Remove the "O"-Ring and back-up g. ring from the Gland and Piston (Items 3 and 4 in fig. 6-9). Remove the wiper and gland packing h. from Gland (Items 5 and 6 in fig. 6-9). Install new packing and wiper into 1. Gland. Install new "O"-Ring and back-up j . CAUTION: ring on Gland and Piston. On Gland install Back-Up ring first then "O"-Ring, o n P i s t o n i n s t a l l "O"-Ring them Back-Up ring. Install Piston Assembly into barrel. k. Make sure Piston Rod Assembly CAUTION: is free of all foreign material. Install Gland into Barrel and 1. tighten. 5-164 INSTALLATION a. Refer to figure 6-8.

Install new "O"-Rings onto the b. fittings and install the fittings into the Side Shift Cylinder. Install base end of cylinder in C. truck carriage cylinder anchor. Install rod end of cylinder in fork bar cylinder anchor. Secure rod end with pin and d. Secure base end with cotter pins. nut. (Tighten nut snug then turn back 1/2 turn). Connect the hydraulic hoses to e. the fittings in the cylinder and secure the hoses with the tie straps. f. Install the forks and latch them.

5-198

FIGURE 6-8 SIDE SHIFT CYLINDER REMOVAL

1. Tie strap 2. Hydraulic l i n e 3. Fitting 4 . "O"-Ring

5. 6. 7. 8.

Nut Cotter pin Pin Side Shift Cylinder

5-199

5-200

TROUBLE Oil leaks at either end of spool.

PROBABLE CAUSE Defective "0" rings in valve body.

REMEDY Replace "0" rings.

Spring-centered spools do not return to neutral.

Broken springs. Foreign particles. Misalignment of operating linkage.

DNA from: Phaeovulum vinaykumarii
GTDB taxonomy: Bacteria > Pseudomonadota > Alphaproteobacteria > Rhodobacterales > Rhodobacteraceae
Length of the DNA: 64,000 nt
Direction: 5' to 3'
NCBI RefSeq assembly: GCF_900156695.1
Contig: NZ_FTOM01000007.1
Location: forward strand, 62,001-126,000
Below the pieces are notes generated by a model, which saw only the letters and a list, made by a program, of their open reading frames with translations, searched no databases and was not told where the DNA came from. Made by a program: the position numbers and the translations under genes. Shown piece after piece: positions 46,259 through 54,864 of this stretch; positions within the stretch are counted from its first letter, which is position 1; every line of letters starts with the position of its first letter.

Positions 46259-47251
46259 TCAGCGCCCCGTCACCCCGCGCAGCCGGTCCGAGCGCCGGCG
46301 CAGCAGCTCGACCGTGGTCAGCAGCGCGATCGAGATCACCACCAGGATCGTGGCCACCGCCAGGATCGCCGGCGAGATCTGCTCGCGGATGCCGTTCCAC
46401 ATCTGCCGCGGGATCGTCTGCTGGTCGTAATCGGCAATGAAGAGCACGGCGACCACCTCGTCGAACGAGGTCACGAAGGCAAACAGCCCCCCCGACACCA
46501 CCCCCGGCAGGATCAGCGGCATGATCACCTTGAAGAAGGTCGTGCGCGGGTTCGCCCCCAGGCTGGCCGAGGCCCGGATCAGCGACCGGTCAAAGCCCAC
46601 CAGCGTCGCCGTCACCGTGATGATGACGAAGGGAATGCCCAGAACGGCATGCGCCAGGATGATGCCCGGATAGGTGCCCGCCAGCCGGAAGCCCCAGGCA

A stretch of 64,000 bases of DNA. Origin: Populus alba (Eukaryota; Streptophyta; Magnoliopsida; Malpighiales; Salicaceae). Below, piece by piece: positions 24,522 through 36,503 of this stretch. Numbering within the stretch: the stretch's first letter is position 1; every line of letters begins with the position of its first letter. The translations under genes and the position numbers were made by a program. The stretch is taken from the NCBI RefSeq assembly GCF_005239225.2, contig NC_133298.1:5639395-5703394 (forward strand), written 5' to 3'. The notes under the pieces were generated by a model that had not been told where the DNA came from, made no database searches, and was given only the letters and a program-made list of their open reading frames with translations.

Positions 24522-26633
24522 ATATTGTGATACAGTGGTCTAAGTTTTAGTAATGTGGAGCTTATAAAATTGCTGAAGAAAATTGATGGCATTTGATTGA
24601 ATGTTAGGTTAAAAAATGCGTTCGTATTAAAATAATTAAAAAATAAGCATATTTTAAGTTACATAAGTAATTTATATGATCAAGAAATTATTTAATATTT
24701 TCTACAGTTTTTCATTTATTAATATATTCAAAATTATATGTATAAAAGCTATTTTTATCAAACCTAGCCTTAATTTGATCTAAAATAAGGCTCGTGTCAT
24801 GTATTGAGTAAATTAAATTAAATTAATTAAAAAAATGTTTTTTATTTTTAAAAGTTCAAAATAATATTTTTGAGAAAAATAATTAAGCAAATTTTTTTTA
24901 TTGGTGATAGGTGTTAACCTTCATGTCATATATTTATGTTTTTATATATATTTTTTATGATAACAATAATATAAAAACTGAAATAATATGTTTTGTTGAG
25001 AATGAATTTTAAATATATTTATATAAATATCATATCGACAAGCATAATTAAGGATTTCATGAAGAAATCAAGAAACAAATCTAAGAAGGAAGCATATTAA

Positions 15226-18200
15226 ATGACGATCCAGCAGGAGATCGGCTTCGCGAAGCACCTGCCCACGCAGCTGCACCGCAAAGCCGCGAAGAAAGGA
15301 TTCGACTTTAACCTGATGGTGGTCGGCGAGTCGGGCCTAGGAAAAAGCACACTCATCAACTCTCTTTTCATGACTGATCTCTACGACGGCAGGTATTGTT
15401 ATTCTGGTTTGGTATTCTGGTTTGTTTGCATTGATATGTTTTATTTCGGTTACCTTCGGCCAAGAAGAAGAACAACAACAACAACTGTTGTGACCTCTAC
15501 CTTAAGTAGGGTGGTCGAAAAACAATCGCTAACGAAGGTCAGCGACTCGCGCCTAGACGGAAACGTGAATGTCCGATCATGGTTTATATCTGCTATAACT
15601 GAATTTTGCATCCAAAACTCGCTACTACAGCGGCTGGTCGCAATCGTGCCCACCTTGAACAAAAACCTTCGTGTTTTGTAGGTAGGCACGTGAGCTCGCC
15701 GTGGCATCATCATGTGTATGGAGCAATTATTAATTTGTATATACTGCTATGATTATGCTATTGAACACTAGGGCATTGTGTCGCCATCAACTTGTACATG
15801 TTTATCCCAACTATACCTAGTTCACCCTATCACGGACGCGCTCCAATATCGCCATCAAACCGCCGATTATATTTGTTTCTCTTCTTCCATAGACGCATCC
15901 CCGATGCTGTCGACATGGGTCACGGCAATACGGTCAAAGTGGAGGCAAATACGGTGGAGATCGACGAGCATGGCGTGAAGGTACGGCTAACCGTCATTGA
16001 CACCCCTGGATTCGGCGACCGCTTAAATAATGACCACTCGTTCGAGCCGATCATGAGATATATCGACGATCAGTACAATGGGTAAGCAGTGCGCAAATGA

Replace springs. Clean system and valve Check linkage for binding condition.

Detent t y p e s p o o l s will n o t s t a y i n detent position.

Worn detent. Weak or broken detent spring.

Replace detent. Replace detent spring.

Jo motion, slow or jerky action of hydraulic system.

Relief valve not properly set, or stuck in base and/or worn. Dirt or foreign particles lodged between relief valve control poppet and seat. Spool not moved to full stroke.

Repair, clean and read just. Disassemble, clean and reassemble. Check travel.

No relief valve action (High Pressure).

Small particle of dirt plugging orifice in relief vaIve sub-assembly.

Remove relief valve and check hole. If blocked, clear hole.

Load will not hold.

Oil by-passing between spool and body. Oil by-passing piston in cvlinder. Spool not centered.

Replace valve. Repair or replace cylinder. Refer to above spool remedies.

Load drops when spool is moved from neutral to a power position.

Dirt or foreign particles lodged between check valve poppet and seat. Scored or sticking check vaIve poppet.

Disassemble, clean and reassemble.

Replace poppet.

5-201

5-165 INSPECTION AND MAINTENANCE Periodic inspection of spool operat i o n ,o i l c o n d i t i o n a n d p r e s s u r e connections saves time consuming breakdowns and unnecessary parts replacement. a . All hydraulic connections must be tight. Loose connections not only allow leakage but also permit air to be drawn into the system resulting in noisy and erratic operation. b . Spool should return to neutral automatically when control is released. If more force is necessary, the spool may be binding or control linkage may be faulty. C. S y s t e m f i l t e r s a n d r e s e r v o i r should be checked periodically for If excessive foreign particles. contamination is found, the system should be drained. The reservoir must be cleaned thoroughly before refilling. 5-166 OVERHAUL During disassembly, give particular attention to identification and orientation of parts for reassembly. Spools are selectively fitted to valve bodies from which they were removed. Figure 6-10 is an exploded view showing the proper relationship for reassembly. R e f e r t o t h i s f i g u r e in the procedures which follow. 5-167 DISSASSEMBLY a . C o n t r o l s - Be sure the unit is not subjected to pressure. Disconnect and cap all lines to the Aux Valve and disconnect linkage to t h e s p o o l . Remove Auxiliary Valve from machine.